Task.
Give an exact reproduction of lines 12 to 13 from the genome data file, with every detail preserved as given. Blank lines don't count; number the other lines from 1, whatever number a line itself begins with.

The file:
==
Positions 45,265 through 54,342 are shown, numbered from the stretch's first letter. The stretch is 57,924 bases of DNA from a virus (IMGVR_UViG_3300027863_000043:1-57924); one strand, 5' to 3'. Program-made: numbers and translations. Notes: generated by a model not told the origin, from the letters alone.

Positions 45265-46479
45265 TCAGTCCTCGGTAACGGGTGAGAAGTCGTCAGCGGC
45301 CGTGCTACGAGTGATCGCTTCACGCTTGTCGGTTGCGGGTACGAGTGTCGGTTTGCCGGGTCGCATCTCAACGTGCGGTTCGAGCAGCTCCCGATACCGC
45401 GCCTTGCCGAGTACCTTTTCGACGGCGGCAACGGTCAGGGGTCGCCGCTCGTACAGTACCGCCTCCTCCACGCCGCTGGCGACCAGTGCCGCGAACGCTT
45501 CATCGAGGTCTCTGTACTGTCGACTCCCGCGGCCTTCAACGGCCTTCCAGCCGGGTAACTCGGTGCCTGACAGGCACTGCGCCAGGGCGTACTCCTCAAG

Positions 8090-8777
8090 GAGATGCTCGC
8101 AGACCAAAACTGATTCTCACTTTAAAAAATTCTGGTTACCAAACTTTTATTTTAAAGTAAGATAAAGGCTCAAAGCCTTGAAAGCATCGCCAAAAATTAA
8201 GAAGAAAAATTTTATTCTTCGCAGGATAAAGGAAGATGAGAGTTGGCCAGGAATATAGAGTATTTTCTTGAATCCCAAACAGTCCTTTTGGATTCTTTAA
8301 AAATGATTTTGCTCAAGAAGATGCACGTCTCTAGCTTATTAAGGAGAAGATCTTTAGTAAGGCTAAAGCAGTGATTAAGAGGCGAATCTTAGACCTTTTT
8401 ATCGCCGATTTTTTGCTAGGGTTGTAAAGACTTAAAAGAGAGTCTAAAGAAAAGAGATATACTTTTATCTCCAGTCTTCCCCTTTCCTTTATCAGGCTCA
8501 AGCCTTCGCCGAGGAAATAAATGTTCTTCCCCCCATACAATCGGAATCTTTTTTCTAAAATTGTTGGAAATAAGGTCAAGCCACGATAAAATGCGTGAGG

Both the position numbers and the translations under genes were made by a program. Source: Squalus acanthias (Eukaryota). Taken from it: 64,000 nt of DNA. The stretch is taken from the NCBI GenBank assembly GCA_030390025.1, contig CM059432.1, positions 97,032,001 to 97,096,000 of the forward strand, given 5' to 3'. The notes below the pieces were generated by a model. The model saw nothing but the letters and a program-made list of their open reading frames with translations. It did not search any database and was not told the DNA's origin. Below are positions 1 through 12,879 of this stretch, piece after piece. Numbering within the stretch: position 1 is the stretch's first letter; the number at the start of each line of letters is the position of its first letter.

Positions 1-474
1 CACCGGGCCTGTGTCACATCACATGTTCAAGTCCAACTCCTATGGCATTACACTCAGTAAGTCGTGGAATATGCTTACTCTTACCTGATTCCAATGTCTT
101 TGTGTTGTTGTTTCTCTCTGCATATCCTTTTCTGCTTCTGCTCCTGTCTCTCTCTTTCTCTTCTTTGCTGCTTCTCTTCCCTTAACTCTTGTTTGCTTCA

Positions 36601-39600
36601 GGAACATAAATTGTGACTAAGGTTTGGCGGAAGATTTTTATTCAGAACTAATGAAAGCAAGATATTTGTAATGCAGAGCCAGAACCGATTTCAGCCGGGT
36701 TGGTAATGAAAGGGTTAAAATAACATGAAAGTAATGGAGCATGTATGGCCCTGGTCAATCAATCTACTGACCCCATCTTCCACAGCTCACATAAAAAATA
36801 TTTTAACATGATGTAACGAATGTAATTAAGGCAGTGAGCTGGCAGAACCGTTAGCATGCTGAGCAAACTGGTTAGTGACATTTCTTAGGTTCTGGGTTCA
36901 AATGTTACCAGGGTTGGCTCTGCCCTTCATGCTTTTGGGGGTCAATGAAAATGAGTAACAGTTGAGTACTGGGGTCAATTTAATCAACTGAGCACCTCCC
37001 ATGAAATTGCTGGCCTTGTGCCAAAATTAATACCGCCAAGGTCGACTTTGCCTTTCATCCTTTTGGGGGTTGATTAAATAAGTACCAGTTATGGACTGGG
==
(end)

8401 ATCGCCGATTTTTTGCTAGGGTTGTAAAGACTTAAAAGAGAGTCTAAAGAAAAGAGATATACTTTTATCTCCAGTCTTCCCCTTTCCTTTATCAGGCTCA
8501 AGCCTTCGCCGAGGAAATAAATGTTCTTCCCCCCATACAATCGGAATCTTTTTTCTAAAATTGTTGGAAATAAGGTCAAGCCACGATAAAATGCGTGAGG